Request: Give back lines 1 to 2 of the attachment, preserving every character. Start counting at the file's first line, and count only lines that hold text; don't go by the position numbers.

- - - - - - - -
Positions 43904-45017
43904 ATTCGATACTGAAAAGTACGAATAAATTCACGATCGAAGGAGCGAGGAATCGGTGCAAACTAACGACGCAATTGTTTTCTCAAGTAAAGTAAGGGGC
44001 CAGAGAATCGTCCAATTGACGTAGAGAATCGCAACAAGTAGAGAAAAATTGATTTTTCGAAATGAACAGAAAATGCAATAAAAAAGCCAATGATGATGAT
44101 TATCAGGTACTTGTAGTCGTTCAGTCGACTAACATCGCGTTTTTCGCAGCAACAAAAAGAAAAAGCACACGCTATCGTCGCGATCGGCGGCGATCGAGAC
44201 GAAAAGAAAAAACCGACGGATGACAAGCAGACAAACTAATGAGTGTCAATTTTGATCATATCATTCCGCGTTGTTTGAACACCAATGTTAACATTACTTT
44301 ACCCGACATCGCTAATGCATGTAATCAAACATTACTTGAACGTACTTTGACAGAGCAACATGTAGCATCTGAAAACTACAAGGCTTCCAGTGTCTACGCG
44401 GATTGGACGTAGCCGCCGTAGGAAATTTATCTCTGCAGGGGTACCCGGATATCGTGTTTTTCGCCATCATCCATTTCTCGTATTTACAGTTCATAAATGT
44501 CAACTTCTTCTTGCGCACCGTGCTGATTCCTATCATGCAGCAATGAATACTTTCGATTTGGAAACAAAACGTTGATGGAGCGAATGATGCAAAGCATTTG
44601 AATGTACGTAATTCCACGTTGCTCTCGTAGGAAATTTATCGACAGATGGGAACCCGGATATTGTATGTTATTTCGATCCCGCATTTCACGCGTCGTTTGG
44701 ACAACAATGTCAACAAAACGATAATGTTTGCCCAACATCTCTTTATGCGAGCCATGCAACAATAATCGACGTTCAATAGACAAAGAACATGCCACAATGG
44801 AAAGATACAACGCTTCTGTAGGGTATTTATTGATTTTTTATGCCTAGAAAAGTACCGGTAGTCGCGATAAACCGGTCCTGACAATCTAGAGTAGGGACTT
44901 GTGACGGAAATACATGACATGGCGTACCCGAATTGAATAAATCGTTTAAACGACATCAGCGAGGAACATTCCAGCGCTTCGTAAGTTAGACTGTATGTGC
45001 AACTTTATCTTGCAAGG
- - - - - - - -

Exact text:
Positions 43904-45017
43904 ATTCGATACTGAAAAGTACGAATAAATTCACGATCGAAGGAGCGAGGAATCGGTGCAAACTAACGACGCAATTGTTTTCTCAAGTAAAGTAAGGGGC